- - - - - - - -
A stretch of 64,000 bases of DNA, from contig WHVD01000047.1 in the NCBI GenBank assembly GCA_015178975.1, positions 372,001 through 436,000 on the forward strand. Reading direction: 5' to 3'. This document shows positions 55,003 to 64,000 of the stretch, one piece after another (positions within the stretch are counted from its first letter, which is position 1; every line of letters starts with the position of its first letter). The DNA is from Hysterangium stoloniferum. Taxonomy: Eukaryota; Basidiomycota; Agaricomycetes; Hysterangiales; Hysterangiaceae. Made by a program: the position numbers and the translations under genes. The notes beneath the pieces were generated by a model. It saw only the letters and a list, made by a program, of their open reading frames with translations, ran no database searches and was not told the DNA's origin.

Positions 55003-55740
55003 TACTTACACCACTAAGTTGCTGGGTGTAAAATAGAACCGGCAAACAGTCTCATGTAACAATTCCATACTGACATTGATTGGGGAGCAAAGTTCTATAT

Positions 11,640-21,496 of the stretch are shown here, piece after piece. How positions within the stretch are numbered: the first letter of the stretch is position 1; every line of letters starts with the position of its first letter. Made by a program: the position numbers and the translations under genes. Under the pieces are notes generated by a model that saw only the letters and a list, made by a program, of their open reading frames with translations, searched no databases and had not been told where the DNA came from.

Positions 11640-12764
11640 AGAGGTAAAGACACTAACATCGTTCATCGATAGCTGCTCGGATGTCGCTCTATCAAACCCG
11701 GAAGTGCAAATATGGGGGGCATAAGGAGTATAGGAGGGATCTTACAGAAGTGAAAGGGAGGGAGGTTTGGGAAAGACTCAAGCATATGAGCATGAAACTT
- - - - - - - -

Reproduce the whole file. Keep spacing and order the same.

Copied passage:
A stretch of 64,000 bases of DNA, from contig WHVD01000047.1 in the NCBI GenBank assembly GCA_015178975.1, positions 372,001 through 436,000 on the forward strand. Reading direction: 5' to 3'. This document shows positions 55,003 to 64,000 of the stretch, one piece after another (positions within the stretch are counted from its first letter, which is position 1; every line of letters starts with the position of its first letter). The DNA is from Hysterangium stoloniferum. Taxonomy: Eukaryota; Basidiomycota; Agaricomycetes; Hysterangiales; Hysterangiaceae. Made by a program: the position numbers and the translations under genes. The notes beneath the pieces were generated by a model. It saw only the letters and a list, made by a program, of their open reading frames with translations, ran no database searches and was not told the DNA's origin.

Positions 55003-55740
55003 TACTTACACCACTAAGTTGCTGGGTGTAAAATAGAACCGGCAAACAGTCTCATGTAACAATTCCATACTGACATTGATTGGGGAGCAAAGTTCTATAT

Positions 11,640-21,496 of the stretch are shown here, piece after piece. How positions within the stretch are numbered: the first letter of the stretch is position 1; every line of letters starts with the position of its first letter. Made by a program: the position numbers and the translations under genes. Under the pieces are notes generated by a model that saw only the letters and a list, made by a program, of their open reading frames with translations, searched no databases and had not been told where the DNA came from.

Positions 11640-12764
11640 AGAGGTAAAGACACTAACATCGTTCATCGATAGCTGCTCGGATGTCGCTCTATCAAACCCG
11701 GAAGTGCAAATATGGGGGGCATAAGGAGTATAGGAGGGATCTTACAGAAGTGAAAGGGAGGGAGGTTTGGGAAAGACTCAAGCATATGAGCATGAAACTT